Texas was unusually shaky ground for Republicans on Tuesday as a record surge of voters in America’s biggest red state, typically among the worst for turnout in the U.S., lined up to decide the most unpredictable election here in decades.
The high stakes in Texas rippled beyond whether President Donald Trump was genuinely at risk of becoming the first Republican presidential nominee since 1976 to lose the Lone Star State. Democrats, shut out of power in the Texas Capitol for a generation, were also within reach of seizing the majority in the state House chamber for the first time in nearly 20 years — an outcome that would mark a new era in what has been America’s foremost factory of conservative legislation.
Republican Sen. John Cornyn was also taking seriously a challenge from Democrat MJ Hegar in what was coming down to a second surprisingly close U.S. Senate race in Texas in as many years. Even progressive congressional challengers who back the Green New Deal were presenting serious challenges to longtime GOP incumbents in districts that run through some of Texas’ most conservative counties.
News from around the state of Texas.
Turnout in Texas was massive, and already at record levels.
Nearly 10 million Texans cast ballots in person or by mail during the three weeks of early voting, surpassing the number of ballots cast in the 2016 election. Elections experts predicted the number of votes could surpass 12 million, which would amount to more than 70 percent turnout — a striking level for a state that was among the worst for turnout in 2016.
The avalanche of votes reflected high enthusiasm and signs that Texas, where Republicans have coasted in lopsided elections for decades, was rapidly transforming into a battleground.
The road to Election Day in Texas was littered with legal battles over voting access in the middle of a pandemic. Whereas the vast majority of states are allowing widespread mail-in voting because of coronavirus fears, Texas is only one of five that refused, choosing instead to expand early voting by one week.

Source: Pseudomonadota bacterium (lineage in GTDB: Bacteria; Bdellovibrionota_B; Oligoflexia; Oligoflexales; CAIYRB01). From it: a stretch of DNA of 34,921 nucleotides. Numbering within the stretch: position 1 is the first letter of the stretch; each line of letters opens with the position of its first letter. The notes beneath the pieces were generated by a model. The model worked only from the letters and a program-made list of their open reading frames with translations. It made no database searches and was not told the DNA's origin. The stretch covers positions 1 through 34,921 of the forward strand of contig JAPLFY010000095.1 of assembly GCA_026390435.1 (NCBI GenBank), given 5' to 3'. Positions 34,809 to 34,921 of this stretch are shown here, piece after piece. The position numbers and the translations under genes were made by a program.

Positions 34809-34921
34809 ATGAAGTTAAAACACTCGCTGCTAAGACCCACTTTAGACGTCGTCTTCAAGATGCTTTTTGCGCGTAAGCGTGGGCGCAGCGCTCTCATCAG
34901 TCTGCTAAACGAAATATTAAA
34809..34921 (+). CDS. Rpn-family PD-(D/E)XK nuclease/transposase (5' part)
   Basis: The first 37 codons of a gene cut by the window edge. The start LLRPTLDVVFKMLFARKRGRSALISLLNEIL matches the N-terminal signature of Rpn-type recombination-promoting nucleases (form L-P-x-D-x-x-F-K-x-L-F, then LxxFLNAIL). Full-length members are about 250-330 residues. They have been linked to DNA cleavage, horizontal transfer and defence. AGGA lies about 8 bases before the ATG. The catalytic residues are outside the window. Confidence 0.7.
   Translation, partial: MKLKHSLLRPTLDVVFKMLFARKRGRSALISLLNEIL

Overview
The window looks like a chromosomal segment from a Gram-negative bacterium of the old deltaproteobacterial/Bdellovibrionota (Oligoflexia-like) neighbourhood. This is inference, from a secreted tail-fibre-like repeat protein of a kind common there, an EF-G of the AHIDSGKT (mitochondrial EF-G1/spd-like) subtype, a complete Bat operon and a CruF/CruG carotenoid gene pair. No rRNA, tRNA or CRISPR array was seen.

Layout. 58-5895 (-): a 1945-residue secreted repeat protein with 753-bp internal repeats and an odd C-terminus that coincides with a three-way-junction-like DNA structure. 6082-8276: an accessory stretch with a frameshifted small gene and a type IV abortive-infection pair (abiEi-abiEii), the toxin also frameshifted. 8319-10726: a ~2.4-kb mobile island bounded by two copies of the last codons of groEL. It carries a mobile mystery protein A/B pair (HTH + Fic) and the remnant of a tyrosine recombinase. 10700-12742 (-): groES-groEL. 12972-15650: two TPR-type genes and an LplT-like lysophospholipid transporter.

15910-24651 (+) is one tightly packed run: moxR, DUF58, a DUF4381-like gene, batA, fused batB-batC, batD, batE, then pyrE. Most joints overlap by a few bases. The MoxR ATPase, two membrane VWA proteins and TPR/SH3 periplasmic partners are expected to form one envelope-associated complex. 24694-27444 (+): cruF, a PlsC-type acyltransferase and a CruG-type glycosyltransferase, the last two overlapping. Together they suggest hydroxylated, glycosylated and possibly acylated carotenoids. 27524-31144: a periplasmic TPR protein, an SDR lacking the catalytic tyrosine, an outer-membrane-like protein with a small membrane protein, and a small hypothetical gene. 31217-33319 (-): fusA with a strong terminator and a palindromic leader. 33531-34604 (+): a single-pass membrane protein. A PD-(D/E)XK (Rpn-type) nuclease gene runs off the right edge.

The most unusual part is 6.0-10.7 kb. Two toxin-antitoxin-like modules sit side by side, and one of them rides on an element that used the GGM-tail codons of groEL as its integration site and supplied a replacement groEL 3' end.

On Monday, a federal judge rejected a last-ditch effort by GOP activists to toss out nearly 127,000 votes in Houston that were cast at drive-in polling centers. Jarred Woodfill, a former Harris County GOP chairman who brought the lawsuit, has accused Harris County officials of trying to use their office to help Democrats.
“If Harris County goes against Trump in large enough numbers, then we could lose Texas. And if Trump loses Texas then we lose the national election,” Woodfill said after the ruling. “As far as I’m concerned this is ground zero.”
Polls suggested a closer-than-normal race in Texas — which Trump won by 9 points in 2016 — although the president gave little indication of outward concern. He didn’t campaign in Texas down the stretch, focusing instead on tossup battles in Florida, Arizona and Pennsylvania.
Democrat Joe Biden did not campaign in Texas either — frustrating Texas Democrats who pleaded with the former vice president to make a bigger push with his chances here looking remarkably viable. He instead ran a relatively small campaign in Texas, and while vice presidential nominee Kamala Harris devoted one of the race’s final days to a swing through Texas, Biden left the heavy lifting to millions of dollars that Democrats poured into downballot races to oust vulnerable GOP state lawmakers and members of Congress.
Democrats need to flip just nine seats to take control of the state House for the first time since 2002. Doing so would give them a blockade against Republican measures on abortion, immigration and voting rights that have roiled the Texas Capitol for years. It also would give Democrats a say in the redistricting process.
Their targets include nine Republican-held districts in the Dallas, Houston and San Antonio areas that Democrat Beto O’Rourke carried in his narrow U.S. Senate loss in 2018.